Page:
— Ewan Morrison, author of Swung
In the rugged Nepisiguit River region of northern New Brunswick, two hunters face off. One is local sports lodge employee Danny Knockwood, a Mi’gmaw guide with a withered hand. The other is Mui’n, a one-eared black bear battling his inexorable hunger. When Danny is charged by the lodge owner to hunt down the bear that is frightening guests at the salmon pools, his personal values come into sharp conflict with his commitment to the task. The resulting confrontation tests both his physical strength and his beliefs, as Danny begins to recognize a kindred spirit within the fiercely determined bear.
Saxophonist Metche Hufu and his band are the talk of Addis Ababa, filling nightclubs and packing dance floors. But the precarious existence of this golden age of culture depends on an emperor’s benevolence - and when his power begins to wane, Metche Hufu's music threatens to be silenced by the sounds of a country torn apart.
“How do you give voice to a sax player silenced by the politics of his country? If you’re a jazz singer like Kurt Elling, you take Dexter Gordon’s solo on ‘Body and Soul’ from his Homecoming album and you turn it into vocalese. If your name is Andrew Forbes and your tenor sax player is Ethiopian and it is Addis Ababa 1973 and his musical idol is King Curtis, you write The Expansiveness of My Sound and what you write is wider, more straight-ahead, stronger with political fervour, sadder than Elling but every bit as smart. Forbes is doing it solo and you have to imagine the quartet behind him. Read it with your fingers tapping and you’ll catch the beat. Read it with your ears open and you’ll hear Metche Hufu’s body and soul. Dig it!”
— T. F. Rigelhof, author of Hooked on Canadian Books: The Good, the Better, and the Best Canadian Novels Since 1984
June's mother is getting married and there's nothing June can do about it. Counting down the days to the wedding while trapped with a sort-of friend and unwanted family-to-be at their lakeside cottage in the Kawarthas, June searches desperately for a way to make the world - and her life - stand still.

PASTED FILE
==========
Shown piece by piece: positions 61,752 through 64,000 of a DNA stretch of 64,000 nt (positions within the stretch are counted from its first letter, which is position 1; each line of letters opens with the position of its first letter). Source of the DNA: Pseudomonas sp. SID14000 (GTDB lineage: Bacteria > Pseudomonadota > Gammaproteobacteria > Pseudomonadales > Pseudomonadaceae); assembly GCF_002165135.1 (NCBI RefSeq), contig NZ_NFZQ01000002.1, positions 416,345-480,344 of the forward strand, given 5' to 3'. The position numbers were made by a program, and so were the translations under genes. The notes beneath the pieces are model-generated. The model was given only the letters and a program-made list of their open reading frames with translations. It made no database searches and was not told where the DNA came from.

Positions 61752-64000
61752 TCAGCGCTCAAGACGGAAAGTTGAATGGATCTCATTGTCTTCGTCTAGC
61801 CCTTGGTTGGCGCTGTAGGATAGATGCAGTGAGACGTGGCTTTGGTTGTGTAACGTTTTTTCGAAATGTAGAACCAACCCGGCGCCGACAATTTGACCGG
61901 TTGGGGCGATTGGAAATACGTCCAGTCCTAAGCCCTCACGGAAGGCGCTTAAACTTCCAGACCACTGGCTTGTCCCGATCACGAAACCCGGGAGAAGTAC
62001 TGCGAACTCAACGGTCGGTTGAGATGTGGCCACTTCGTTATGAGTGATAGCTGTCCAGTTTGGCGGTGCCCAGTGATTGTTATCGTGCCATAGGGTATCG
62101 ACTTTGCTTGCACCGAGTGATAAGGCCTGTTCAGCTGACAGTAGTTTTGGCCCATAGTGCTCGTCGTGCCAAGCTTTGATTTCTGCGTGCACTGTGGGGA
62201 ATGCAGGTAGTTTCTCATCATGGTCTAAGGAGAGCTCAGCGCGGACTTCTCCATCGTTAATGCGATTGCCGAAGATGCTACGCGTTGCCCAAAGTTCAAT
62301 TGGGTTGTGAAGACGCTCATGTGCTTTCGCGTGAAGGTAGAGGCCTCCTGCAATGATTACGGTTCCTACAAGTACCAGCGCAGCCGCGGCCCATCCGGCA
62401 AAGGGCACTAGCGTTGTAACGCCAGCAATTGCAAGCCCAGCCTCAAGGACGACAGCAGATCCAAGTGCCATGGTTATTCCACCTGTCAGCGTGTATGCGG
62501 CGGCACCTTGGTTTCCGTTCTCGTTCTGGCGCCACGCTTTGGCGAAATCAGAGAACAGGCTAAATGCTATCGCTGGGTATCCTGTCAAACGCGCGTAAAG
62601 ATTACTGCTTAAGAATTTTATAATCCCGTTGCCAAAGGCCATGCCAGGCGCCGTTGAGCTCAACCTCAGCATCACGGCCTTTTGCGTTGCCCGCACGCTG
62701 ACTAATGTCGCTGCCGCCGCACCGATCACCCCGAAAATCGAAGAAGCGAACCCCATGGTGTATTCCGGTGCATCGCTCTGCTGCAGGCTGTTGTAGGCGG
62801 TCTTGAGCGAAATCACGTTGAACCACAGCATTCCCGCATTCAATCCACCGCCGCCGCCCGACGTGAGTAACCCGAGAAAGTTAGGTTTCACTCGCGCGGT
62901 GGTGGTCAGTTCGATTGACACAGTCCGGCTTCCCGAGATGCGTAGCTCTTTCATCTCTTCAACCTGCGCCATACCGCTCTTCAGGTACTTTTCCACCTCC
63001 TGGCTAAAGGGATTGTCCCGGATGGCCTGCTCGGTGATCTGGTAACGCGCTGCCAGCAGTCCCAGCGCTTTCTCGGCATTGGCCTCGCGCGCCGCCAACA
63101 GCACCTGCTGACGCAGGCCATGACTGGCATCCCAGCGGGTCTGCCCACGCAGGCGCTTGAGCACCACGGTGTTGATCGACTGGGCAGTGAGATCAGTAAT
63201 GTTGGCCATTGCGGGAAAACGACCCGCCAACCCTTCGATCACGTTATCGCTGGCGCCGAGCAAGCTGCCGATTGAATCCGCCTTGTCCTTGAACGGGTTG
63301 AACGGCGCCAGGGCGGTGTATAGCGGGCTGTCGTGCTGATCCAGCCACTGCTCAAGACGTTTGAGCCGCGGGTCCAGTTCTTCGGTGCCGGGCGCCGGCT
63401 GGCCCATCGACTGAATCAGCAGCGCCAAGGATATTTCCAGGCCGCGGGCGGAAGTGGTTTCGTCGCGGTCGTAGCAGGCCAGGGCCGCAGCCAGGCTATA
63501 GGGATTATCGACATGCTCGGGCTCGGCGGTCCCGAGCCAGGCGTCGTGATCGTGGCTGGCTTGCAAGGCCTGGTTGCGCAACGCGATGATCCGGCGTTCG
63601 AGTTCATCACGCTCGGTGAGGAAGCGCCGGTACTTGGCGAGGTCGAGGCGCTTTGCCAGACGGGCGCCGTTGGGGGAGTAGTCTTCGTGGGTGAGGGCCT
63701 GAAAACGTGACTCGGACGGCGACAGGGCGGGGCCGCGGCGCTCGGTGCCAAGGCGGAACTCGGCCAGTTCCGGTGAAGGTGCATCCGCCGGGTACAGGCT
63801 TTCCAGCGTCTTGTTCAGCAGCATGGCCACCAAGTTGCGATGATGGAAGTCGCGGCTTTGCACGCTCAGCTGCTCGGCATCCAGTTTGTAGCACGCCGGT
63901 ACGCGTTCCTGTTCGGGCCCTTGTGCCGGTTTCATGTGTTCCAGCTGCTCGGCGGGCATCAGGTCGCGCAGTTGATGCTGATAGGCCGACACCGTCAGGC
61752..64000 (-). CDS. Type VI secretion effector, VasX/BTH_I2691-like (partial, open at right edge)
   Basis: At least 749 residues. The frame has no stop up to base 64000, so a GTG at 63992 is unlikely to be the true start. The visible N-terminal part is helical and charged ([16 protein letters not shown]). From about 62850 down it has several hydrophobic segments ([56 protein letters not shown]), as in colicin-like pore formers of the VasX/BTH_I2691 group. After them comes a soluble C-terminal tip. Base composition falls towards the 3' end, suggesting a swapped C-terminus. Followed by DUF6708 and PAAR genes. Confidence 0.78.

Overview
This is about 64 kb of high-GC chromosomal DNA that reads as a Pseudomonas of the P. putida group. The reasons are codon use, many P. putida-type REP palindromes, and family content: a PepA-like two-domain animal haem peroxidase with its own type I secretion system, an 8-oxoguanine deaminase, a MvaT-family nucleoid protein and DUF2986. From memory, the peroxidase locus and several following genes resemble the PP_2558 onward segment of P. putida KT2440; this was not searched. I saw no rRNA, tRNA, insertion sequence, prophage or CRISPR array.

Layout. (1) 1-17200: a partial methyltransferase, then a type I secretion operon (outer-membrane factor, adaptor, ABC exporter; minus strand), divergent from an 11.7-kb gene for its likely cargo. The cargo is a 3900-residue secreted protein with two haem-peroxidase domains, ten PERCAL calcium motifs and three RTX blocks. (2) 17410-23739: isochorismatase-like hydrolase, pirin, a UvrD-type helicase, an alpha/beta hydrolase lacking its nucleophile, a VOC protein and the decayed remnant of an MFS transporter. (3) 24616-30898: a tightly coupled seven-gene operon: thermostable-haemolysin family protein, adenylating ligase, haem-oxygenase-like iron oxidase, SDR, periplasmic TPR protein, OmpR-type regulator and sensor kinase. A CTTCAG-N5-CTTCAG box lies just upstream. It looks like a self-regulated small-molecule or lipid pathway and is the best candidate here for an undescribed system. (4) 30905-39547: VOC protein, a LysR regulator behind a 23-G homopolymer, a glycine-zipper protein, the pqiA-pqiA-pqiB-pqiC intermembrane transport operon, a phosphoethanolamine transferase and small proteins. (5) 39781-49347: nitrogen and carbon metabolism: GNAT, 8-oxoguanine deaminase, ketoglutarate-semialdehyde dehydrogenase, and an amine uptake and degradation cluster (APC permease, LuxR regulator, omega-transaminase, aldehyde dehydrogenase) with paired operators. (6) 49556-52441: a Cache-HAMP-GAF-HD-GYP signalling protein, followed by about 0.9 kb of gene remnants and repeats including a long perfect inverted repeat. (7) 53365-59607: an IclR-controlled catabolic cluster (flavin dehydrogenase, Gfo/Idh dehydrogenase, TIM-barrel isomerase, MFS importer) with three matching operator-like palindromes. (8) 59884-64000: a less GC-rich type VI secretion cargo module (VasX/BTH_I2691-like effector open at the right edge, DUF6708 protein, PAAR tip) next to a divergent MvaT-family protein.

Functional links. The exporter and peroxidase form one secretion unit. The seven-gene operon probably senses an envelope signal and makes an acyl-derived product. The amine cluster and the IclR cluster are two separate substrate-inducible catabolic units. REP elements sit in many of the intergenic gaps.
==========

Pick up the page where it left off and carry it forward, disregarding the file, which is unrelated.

A man in the throes of a breakup is selling all of his possessions on Kijiji and Craigslist. Greg’s couch, his VHS tapes, obsolete desktop computer, and cow-shaped clock – it all must go. Between pot smoking, pizza eating, and watching Alfred Hitchcock’s Rope, he meets with would-be buyers, taking his old life apart piece by discount piece in order to figure out what went wrong.
Romance is candlelight on cheekbones, blurring gazes and the press of heels on strange sheets. But what happens a year later? You’re sharing bath towels and bickering over who forgot to buy a light bulb. There is beauty in a familiar hand on the nape of your neck. There is love in waking up under a shared blanket. This story is about the romance of domesticity.
“Kirsty is one of the best and brightest . . . when I read her stuff I feel like I could taste it, chew it, roll it around on my tongue, the language is so delicious and sturdy and musical. She also has a knack for getting relationships exactly right in her writing, whether between parent and child or lovers or friends.”
— Amber Sparks, Fiction Editor at Emprise Review